Want to make money in stocks? Then join the club, says MR MONEY MAKER Justin Urquhart Stewart
How can we learn what not to do?
Investing can be a rather lonely business – but it doesn’t have to be. And educating oneself about investment can be a rather painful business of learning from experience and mistakes.
There are self-help books and worthy tomes from the worldly wise, alongside online information shouting to get your attention. Some of these are perfectly good but for most, nothing can really beat some face to face discussion and direction.
And you don’t have to be alone.
Ups and downs: The great advantage of an investment club is that the risk is less and shared, and the knowledge and experiences are also shared and pooled
Shared thoughts, words and deeds (and money and risk)
Investment clubs are rarely mentioned these days, but in the 1980s became quite the thing. Simply put, it is a group of friends (at least to start with) meeting monthly to drink, discuss investment ideas and have another drink. Usually I have seen these as having around 15 members all contributing, say, £50 a month into a cash pot for investment.
Preferably the group should have a breadth of knowledge, not of investing or finance, but about whatever business area they come from. The aim would be that each could follow a group of stocks and in due course put forward their proposals for the group to decide what to invest in.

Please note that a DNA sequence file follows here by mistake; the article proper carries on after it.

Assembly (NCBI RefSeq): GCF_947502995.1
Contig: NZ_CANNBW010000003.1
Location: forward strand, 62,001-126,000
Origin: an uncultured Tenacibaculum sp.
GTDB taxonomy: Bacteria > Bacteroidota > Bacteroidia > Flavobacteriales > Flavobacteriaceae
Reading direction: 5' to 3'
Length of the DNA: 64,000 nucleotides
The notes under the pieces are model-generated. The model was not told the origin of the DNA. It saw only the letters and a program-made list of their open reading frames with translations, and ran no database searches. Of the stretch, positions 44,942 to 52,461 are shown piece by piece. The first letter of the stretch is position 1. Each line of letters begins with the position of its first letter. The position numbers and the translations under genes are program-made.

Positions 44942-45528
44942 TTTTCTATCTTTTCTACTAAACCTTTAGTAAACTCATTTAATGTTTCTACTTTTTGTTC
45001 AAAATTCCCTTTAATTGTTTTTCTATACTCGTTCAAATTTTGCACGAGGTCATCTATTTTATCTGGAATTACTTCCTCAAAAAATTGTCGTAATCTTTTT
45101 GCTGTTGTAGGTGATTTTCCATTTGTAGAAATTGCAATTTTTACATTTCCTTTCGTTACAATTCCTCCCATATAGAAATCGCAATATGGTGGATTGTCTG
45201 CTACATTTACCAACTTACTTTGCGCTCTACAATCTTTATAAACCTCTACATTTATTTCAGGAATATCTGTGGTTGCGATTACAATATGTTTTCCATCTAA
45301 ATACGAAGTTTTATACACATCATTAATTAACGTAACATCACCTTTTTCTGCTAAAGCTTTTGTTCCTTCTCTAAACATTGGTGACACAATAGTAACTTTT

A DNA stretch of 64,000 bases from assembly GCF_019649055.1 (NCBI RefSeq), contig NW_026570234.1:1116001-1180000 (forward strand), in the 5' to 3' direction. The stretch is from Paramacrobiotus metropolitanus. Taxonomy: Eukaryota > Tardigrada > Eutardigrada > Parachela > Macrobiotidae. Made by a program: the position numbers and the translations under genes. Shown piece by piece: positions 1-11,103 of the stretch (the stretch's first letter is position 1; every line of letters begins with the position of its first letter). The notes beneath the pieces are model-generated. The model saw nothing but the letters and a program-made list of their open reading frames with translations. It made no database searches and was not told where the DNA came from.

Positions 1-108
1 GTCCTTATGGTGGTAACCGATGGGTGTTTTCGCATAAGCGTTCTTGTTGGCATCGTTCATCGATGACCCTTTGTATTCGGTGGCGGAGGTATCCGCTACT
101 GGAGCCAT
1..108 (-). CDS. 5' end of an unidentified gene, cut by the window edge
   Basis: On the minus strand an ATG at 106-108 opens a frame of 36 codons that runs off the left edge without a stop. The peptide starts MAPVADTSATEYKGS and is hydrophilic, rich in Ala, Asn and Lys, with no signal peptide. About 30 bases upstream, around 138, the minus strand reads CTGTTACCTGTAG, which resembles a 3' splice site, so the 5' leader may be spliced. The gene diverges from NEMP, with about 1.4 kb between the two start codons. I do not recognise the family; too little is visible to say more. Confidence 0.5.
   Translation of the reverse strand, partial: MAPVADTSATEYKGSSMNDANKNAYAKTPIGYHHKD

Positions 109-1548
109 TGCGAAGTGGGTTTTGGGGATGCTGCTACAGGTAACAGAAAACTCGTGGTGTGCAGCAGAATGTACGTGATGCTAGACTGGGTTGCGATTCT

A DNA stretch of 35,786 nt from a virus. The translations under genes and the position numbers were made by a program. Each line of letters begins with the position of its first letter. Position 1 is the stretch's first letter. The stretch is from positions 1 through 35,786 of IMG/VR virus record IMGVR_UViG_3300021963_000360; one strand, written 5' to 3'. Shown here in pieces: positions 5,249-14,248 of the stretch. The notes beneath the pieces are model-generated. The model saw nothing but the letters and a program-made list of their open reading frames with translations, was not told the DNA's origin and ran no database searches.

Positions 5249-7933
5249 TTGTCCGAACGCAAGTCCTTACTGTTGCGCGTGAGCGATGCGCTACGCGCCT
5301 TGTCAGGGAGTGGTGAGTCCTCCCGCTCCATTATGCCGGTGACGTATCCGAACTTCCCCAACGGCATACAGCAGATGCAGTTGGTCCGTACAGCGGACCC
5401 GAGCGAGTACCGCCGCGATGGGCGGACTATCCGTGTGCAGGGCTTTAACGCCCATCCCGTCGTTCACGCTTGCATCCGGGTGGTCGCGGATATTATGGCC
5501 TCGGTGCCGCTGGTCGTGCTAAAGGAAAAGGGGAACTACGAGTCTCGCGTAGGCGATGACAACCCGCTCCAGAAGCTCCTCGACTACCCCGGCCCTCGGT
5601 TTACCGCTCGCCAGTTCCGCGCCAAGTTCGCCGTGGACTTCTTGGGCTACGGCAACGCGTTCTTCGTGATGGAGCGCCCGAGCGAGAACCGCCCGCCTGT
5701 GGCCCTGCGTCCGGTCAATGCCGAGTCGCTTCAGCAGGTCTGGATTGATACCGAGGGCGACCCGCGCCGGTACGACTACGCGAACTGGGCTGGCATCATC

The great advantage here is that the risk is less and shared, and the knowledge and experiences are also shared and pooled.
Buying your own investments can be quite a frightening experience if you have never been involved before. Listening to pompous financial gits in red braces may not help but learning through real experience without risking large losses has to be a benefit.
Also, it may even turn investing into more of a fun hobby, and at least you will have a far greater knowledge of the financial investment world and less chance of being either misled or mis-sold.
What should we do?
There was a group called Proshare which focused on helping new clubs with a standard constitution, a simple portfolio software package and a helpful list of potential pitfalls. Although that has gone, certain stockbrokers still help investment clubs and should be able to provide some support.
I have always belonged to one, although my attendance has been abominable. They are a very diverse group, and will admit that they have learnt through both poor and good investment selections what to do and what to look out for.
Above all, the members now have a far greater understanding of investment issues that they can use to their benefit when looking at their pensions and possibly broader family finances. Oh yes – and they have made a profit for themselves.
Proshare no longer exists in its original form, but look up proshareclubs.co.uk. Also look at the Motley Fool website, fool.co.uk.
If possible, try to visit a club meeting and see how it works and hear directly from them what they have learnt.
Justin Urquhart Stewart co-founded fund manager 7IM and is chairman of investment platform Regionally.